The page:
The Pentagon are sending strong signals to China that they intend to trigger a military conflict with them over disputed islands in the South China Sea.
Admiral Scott Swift, Commander of the U.S. Pacific Fleet, recently told a defence conference that the U.S. Navy were prepared to run Chinese military exclusion zones with military surveillance aircraft and warships.
When Swift is not busy throwing red meat to military contractors he is flying around the South China Sea on P-8A Poseidon advanced maritime surveillance aircraft.
These aircraft are currently based at Clark Airbase in the Philippines.
Swift is likely recalling with nostalgia the “good old days” of the Cold War when naval aviators like himself flew missions from Cubi Point Naval Air Station in the Philippines.
In some cases, the Navy pilots would play “cat and mouse” games with Soviet and Chinese aircraft and naval vessels.
Later, back at the Officer’s Club in Cubi, these “airedales,” as they were called, regaled their colleagues with inflated stories while holding a San Miguel beer in one hand and a Filipina hooker in the other.
Yes, America had much to be proud of in its naval aviators in those halcyon days when nuclear Armageddon was just around the corner.
Swift’s bellicose statement was followed by the Obama administration’s announcement that it was selling $1.83 billion in advanced weapons to Taiwan, which China regards as a renegade province.
The U.S. weapons deal, which includes two Oliver Hazard Perry class missile frigates, threatens to derail warming cross-strait relations between Beijing and Taipei, a thaw that was highlighted by a historic meeting between the presidents of China and Taiwan in Singapore in November.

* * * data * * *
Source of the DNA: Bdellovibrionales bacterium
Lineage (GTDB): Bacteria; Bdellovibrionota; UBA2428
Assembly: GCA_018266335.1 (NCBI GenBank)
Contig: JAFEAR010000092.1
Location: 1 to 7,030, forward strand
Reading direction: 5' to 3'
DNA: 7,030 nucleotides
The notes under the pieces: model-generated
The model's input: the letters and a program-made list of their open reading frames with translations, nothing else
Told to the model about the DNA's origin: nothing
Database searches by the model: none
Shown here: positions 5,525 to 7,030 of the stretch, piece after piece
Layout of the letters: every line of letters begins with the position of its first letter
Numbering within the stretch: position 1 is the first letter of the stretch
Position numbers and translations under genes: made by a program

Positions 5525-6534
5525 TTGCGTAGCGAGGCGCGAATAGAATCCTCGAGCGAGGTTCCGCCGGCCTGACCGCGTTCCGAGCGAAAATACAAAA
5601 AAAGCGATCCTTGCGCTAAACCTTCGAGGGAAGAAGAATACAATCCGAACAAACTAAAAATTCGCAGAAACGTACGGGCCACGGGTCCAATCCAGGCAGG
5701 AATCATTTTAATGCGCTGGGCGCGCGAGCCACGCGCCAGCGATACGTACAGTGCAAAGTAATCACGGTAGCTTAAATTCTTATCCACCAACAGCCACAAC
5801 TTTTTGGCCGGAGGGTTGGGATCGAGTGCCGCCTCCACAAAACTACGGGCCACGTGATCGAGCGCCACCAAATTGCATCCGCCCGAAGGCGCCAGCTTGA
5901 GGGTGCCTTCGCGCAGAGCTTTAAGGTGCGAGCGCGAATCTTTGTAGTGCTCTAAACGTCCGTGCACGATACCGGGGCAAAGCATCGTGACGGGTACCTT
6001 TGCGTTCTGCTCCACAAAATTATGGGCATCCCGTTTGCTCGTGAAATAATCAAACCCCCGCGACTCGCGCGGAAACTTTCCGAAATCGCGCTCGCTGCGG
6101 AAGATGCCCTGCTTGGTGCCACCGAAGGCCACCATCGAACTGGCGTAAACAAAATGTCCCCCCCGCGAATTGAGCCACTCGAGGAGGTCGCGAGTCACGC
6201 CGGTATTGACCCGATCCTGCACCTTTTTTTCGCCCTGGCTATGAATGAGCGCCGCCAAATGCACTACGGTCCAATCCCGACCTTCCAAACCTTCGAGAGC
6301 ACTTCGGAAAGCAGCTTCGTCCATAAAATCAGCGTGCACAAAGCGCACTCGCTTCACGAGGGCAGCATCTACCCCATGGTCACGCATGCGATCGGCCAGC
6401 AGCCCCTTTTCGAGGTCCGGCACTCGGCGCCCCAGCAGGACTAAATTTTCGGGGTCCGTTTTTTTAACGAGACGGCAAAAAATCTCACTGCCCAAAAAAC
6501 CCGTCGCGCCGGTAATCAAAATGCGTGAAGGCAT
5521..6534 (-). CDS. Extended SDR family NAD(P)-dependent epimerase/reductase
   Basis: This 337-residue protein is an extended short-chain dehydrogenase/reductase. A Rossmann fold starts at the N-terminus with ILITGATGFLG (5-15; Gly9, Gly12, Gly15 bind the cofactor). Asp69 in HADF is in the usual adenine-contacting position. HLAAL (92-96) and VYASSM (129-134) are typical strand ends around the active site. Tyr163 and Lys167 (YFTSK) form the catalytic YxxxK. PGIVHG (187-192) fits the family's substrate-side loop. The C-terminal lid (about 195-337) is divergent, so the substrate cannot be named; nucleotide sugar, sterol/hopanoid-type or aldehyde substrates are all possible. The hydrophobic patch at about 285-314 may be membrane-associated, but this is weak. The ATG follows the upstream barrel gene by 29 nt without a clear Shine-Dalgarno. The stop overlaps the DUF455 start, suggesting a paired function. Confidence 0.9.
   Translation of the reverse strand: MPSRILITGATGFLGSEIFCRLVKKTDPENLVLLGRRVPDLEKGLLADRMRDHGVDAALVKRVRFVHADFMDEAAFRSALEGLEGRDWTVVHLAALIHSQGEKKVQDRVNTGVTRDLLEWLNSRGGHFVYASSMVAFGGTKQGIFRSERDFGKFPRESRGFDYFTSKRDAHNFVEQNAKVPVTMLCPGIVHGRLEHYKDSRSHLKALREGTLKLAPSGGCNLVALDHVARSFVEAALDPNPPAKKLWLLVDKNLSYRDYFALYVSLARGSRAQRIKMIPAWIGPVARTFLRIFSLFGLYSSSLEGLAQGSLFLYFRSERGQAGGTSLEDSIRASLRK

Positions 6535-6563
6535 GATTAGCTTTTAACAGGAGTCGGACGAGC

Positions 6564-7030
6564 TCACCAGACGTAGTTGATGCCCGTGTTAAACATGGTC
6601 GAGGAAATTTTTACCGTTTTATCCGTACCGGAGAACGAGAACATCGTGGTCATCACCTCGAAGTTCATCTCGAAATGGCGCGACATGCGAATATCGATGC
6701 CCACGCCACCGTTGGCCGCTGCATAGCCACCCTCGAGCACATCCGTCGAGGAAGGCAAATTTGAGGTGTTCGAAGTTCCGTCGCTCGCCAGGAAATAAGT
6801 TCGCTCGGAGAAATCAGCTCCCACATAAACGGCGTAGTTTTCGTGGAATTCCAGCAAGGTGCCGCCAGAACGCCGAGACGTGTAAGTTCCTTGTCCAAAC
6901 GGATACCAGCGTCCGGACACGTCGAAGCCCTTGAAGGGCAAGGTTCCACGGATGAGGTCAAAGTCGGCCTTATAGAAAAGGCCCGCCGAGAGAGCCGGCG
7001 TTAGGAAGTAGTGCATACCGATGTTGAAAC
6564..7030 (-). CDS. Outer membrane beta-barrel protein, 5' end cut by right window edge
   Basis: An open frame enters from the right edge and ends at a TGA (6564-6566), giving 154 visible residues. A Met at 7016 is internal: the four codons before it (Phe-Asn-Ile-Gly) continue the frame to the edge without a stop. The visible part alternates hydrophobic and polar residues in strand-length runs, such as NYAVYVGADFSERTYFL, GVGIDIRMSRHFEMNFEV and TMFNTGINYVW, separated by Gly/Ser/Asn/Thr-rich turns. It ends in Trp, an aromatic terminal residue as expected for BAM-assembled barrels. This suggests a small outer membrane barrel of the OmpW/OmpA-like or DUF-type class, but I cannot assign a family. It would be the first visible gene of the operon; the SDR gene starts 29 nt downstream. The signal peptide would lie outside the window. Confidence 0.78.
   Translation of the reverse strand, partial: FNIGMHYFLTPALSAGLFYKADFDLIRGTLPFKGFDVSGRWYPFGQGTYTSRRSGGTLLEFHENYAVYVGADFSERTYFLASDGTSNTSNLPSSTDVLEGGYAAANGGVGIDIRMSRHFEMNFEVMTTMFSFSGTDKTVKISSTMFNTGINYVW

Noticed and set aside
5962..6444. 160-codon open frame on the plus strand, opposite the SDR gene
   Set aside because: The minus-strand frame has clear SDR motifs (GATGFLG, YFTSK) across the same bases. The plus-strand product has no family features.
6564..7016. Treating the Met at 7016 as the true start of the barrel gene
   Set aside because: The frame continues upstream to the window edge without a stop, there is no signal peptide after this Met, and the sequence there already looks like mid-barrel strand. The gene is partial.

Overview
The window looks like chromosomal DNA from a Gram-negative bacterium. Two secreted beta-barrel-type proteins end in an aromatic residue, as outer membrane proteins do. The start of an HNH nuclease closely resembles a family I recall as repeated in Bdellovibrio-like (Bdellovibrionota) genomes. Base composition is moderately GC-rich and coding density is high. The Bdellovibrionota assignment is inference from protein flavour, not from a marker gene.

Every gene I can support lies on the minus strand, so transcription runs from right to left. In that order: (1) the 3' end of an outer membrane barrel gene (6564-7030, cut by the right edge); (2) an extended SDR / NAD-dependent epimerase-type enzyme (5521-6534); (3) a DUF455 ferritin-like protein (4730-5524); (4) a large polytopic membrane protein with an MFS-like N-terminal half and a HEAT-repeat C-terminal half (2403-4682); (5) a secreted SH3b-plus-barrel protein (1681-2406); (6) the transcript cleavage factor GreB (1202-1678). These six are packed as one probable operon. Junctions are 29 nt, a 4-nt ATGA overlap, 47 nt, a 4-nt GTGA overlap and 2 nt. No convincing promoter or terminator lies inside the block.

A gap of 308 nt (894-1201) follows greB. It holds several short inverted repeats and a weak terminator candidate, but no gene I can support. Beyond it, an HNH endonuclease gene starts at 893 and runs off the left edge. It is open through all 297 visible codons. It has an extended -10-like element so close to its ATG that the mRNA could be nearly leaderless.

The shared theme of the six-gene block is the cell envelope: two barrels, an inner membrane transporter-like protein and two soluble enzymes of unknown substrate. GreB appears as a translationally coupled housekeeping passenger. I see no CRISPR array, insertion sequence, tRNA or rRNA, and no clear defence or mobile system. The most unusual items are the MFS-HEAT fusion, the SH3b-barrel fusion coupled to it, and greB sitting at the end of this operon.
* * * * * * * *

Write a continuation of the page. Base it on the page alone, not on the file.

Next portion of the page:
The Obama administration’s policy toward China is predicated on its military “pivot to Asia” announced in 2013.
The pivot to Asia was a product of neo-conservatives in the Obama administration who took their cue from the Brookings Institution’s notorious neo-con Robert Kagan.
Kagan is married to the State Department’s Victoria Nuland, the architect of the Ukrainian coup and America’s military showdown with Russia.
U.S. Navy propagandists are also refusing to use the generally-accepted geographic term for the South China Sea, preferring to call it the East Vietnam Sea and West Philippines Sea.
The protocol-savvy Chinese have received the message loud and clear and they don’t like it.
The Obama administration poked the Chinese dragon in the eye again when, a few weeks following the Beijing-Taipei summit in Singapore, it announced it was basing its P-8 Poseidon aircraft in Singapore to fly missions against Chinese targets in the South China Sea.
The message to China could not have been more stark: the U.S. not only would stymie closer Chinese-Taiwanese relations but would turn Singapore, which hosted the unprecedented cross-strait summit, into a U.S. base for operations against China.
The Obama administration also began social media-focused destabilization pressure on Malaysia’s government, via the use of George Soros-funded NGOs, after Malaysia granted the Chinese Navy basing rights at Kota Kinabulu in the state of Sabah on Borneo.
The U.S. Navy wants to deny China any naval or air basing rights outside of Chinese territory.
However, China is not being deterred.
The China Overseas Port Holding Company recently leased facilities in the Pakistani port of Gwadar near the Persian Gulf and the Chinese Navy has been granted basing rights in Djibouti at the mouth of the Red Sea.
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